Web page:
The Chairman of the National Elections Commission (NEC), Cllr. Jerome G. Korkoya, has categorically dismissed reports that Tuesday December 16, 2014 is the newly set date for the Special Senatorial Elections.
Speaking to reporters Tuesday on Capitol Hill, shortly after a meeting with the House Committee on Elections and Inaugurations, Cllr. Korkoya says consultations were still ongoing to derive a new date for the conduct of the special senatorial elections.
The National Legislature passed a Joint Resolution suspending the Special Senatorial Elections which was originally slated for October 14, 2014 by constitutional mandate. As the country grapples with an Ebola outbreak which, health officials said, poses the biggest public health challenge since the Aids epidemic of the 1980s, the Legislature instructed the Electoral body, NEC, to “consult with stakeholders and set a new date for election not later than the 20th of December.”
Representative Gabriel Smith, House Elections and Inaugurations Committee chairman, said his committee was basically conducting oversight to ensure NEC operates within its mandate.
The NEC boss’s comment came in light of suggestions made in a meeting last weekend with political parties, independent candidates, youths and student groups, that the Elections be held on December 16, in keeping with electoral guidelines and processes leading to voting day, announcement of results and room for protest as provided for under international standards.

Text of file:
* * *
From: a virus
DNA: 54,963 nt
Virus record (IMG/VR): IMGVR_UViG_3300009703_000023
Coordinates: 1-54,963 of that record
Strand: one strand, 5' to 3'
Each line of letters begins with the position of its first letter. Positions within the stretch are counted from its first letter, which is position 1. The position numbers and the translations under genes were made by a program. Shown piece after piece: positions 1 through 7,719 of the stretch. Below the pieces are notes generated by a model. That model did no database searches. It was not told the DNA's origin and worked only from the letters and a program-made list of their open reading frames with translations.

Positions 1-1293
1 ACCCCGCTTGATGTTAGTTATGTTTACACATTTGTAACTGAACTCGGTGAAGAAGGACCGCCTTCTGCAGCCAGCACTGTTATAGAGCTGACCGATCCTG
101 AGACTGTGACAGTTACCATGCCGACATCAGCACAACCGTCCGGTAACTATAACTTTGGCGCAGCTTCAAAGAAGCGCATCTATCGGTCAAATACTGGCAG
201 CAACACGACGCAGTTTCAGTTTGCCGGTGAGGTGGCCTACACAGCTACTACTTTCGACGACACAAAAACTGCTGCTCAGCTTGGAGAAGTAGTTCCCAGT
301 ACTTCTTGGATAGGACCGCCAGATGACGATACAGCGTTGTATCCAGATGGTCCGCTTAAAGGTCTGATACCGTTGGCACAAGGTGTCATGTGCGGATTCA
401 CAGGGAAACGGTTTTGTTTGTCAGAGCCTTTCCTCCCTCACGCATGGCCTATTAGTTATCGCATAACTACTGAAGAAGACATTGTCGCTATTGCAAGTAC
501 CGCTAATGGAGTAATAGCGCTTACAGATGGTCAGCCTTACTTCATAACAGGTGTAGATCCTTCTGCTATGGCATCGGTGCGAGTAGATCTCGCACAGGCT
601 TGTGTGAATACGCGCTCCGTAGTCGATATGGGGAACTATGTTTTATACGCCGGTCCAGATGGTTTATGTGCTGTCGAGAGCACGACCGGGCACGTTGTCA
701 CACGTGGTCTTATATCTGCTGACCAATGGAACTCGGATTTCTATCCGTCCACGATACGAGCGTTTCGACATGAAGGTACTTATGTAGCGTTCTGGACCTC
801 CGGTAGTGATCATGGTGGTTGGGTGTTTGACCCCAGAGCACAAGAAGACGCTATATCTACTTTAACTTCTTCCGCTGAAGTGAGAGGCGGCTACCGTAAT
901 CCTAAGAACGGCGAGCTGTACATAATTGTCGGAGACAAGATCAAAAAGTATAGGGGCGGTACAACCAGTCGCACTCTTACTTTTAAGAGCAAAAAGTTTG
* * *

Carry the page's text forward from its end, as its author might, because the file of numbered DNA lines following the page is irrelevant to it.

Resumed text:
It is recalled that the NEC boss, in his letter to the National Legislature dated August 12, 2014 recommended that the National Legislature take necessary legal actions to the effect that the election, as scheduled, be temporarily suspended for a period up to the second Tuesday of December 2014, “hoping that the outbreak would have subsided by then,” the NEC boss wrote.
A well-placed source at NEC, who asked to remain anonymous, told the Daily Observer yesterday that the Commission’s critical assessment of the current situation relating to the outbreak of the deadly Ebola Virus Disease (EVD) would not allow the NEC to conduct a free, fair and credible Special Elections until the country is about 90% free of the virus.
The source argued that when that happens, the Commission be able to recruit and also undertake the training of more than 25,000 temporary polling staff for subsequent deployment in the 4,701 polling centers across the country; 365 civil/voter educators for deployment throughout the 73 electoral districts in the country, as well as 400 electoral supervisors.
“Then we believe that there will be a high turn out because there would be no fear and confusion to undermine the credibility of the outcome of the elections, and there will also be our international partners who will come to participate in the process by observing and validating the elections,” the NEC staffer argued.
However, political activists are urging lawmakers and the NEC to be very careful that extended postponement of the 2014 Senatorial Elections to a date which makes it impractical for senators-elect to take their sets within the timeframe prescribed by law, may present some unintended consequences of complex constitutional implications.
“There should be more time for the special election to be held, results declared, elections protest; and the senators-elect seated in January 2015, as required by Law,” political activist Richard Nagbe of New Georgia Gulf said.